We were the first to arrive, apart from the volunteers who were busy setting up tables and laying out leaflets. It was a blustery April morning but the rain held off as we settled down to wait. We did a lot of waiting that day so I was glad that we were well supplied with coffee (for me), juice (for him), and snacks (for us both).
Eventually a figure emerged from between the trees across the meadow and we watched as he made his way towards us. “Just the one this time” he called out when he got within earshot, and as he reached the table where we hardy few were gathered he opened a small yellow bag and, to our joy and delight, pulled out a scraggly little Long-Tailed Tit.
According to a recent report from the British Trust for Ornithology (www.bto.org) Long-Tailed Tit populations have steadily increased over recent decades. In this country they are one of the few species which seem to be benefitting from a changing climate, with milder spring weather driving them to lay their small clutches of eggs earlier each year.
We know this because for over a century scientists – many of them volunteers – have been studying the lives of birds by carefully catching them in mist nets, measuring them, and giving them unique identifying rings. This is how we can track changing populations, understand migration habits, and learn about fascinating birds like the Manx Shearwater that lived for over 50 years, flying a million miles to and fro across the Atlantic during that time.
Our particular Long-Tailed Tit had no hope of flying that far, in fact she’d been caught and ringed just a couple of weeks earlier in exactly the same spot. We watched as the BTO Ringer carefully measured her and then rather unceremoniously placed her headfirst into a tube to be weighed. She’d lost a little under a gram since she was last caught, likely because she’d spent most of that time sitting on eggs in her distinctive oval nest.
When we think about scientific progress we might picture an Einstein-like figure standing in front of a blackboard conjuring astonishing breakthroughs out of thin air but in reality most science happens one measurement at a time, gradually and patiently building up a picture of the world. Our Long-Tailed Tit was just going about her day when she unwittingly found herself a part of this particular bit of scientific progress – she probably wished she’d stayed on her nest.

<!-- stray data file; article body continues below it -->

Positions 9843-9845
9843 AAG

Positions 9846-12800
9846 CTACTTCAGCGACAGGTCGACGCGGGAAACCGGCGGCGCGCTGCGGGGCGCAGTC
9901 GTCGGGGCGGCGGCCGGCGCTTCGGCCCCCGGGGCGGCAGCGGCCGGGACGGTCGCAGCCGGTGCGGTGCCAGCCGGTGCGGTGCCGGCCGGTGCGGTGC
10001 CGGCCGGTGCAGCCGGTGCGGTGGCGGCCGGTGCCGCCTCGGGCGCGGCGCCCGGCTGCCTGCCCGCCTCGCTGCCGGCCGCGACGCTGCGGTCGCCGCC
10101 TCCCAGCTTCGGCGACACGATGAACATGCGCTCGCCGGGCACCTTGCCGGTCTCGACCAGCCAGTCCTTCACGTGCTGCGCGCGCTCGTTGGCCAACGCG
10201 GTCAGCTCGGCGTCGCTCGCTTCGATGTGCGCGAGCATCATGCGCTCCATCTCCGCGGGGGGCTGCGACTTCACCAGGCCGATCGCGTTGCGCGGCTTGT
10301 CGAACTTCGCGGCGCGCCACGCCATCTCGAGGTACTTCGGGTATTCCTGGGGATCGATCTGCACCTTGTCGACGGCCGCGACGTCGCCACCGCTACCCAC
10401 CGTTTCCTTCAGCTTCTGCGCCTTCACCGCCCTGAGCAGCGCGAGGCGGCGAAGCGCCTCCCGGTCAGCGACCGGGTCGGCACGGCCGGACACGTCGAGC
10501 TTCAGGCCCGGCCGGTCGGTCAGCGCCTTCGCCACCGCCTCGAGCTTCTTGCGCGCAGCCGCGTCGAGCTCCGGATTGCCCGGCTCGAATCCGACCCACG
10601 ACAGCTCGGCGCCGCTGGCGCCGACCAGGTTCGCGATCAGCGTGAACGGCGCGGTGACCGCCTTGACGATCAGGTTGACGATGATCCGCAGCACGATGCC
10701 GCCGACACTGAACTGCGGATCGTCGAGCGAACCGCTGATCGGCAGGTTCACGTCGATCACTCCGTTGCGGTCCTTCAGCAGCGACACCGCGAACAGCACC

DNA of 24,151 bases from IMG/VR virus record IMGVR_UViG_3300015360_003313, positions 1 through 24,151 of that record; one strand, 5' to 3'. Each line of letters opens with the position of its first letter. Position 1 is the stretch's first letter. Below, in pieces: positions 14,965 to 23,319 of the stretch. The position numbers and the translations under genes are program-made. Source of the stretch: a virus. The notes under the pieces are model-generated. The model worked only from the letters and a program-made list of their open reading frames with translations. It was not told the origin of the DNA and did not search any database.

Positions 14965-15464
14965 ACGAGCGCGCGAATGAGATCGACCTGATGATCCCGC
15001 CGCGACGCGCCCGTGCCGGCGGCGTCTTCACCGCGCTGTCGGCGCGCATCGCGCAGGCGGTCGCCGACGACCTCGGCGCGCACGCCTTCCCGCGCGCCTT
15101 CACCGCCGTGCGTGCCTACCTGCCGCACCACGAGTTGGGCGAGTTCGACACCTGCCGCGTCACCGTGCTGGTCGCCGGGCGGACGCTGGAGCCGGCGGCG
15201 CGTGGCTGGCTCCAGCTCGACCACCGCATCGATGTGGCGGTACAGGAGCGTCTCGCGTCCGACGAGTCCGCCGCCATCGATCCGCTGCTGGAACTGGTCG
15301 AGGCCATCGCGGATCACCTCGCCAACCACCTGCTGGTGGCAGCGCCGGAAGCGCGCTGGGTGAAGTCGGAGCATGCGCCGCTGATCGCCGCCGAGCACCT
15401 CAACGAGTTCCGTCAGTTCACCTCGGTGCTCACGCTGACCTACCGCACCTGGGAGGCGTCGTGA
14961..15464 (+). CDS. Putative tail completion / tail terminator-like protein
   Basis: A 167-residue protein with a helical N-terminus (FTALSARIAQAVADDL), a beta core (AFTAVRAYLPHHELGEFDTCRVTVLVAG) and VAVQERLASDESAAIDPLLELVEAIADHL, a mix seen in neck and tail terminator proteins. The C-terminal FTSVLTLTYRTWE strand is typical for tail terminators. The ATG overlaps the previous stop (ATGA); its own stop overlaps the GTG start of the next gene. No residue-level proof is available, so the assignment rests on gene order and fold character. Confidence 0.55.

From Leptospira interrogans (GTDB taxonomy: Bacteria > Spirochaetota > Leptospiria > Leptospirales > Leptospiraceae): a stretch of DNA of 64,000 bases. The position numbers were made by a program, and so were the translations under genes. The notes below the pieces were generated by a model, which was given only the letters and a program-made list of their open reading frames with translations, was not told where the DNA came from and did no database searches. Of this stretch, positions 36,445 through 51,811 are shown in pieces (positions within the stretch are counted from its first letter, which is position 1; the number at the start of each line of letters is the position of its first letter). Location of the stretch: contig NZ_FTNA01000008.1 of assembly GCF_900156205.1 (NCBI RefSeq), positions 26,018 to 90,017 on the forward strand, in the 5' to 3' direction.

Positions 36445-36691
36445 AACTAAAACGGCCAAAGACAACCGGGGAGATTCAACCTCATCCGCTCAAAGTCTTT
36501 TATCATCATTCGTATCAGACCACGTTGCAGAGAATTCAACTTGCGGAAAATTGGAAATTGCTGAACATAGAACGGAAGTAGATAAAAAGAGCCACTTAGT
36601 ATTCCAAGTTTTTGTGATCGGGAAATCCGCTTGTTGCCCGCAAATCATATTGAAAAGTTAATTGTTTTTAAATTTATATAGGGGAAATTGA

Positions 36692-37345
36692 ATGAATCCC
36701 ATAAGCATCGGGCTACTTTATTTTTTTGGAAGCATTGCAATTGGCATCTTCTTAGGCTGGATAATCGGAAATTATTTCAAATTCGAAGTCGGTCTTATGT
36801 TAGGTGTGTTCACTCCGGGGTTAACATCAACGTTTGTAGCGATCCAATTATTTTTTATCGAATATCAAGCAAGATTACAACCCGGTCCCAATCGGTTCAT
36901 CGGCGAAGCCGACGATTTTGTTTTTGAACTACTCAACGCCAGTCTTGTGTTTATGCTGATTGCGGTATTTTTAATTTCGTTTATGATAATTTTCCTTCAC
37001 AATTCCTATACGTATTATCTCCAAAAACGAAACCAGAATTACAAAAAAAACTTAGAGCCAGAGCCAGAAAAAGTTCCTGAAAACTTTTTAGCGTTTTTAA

Back in the 19th Century the poet John Clare wrote about the Long-Tailed Tit, known colloquially as a bumbarrel or bombarrel, describing the oddling bush where bumbarrels make a nest / of mosses grey with cobwebs closely tied / and warm and rich as feather-bed within. I know that somewhere near our house there must be one of these barrel-shaped nests because for a while now our bird feeders have been regularly visited by a brood fitting the description in another of Clare’s poems: Bum-barrels twit on bush and tree / Scarce bigger than a bumble bee.
We see them as often as any bird in the garden, but even so they never fail to bring delight when they arrive. I sometimes wonder whether, had Jesus lived around here, he might have talked more about Long-Tailed Tits rather than the sparrows and ravens that crop up throughout his stories. “not one bombarrel will fall to the ground outside of your Father’s care” certainly adds a different spin to a familiar Bible verse!
Eventually our Long-Tailed Tit had been weighed and measured and we sent her off back to her eggs with a cheer. As the day went on the process was repeated with Blue Tits, Great Tits, Robins, and even a Chiff-Chaff who had likely made its way here from Northern Africa, but it was the little Long-Tailed Tit who stayed with me as we made our way home. I couldn’t stop thinking about that fraction of a gram that she’d lost, and the glimpse it gave us into her otherwise mysterious life.
Every time I see a bird in the garden now I try and spot whether it’s got a ring on its leg. But more than that, I wonder about the life of that particular bird – not as a generic Blackbird, or Jay, or Long-Tailed Tit, but as an individual with its own story, its own journey, its own life, known and loved by its creator.
Comer Woods is part of the National Trust’s Dudmaston Hall estate in Shropshire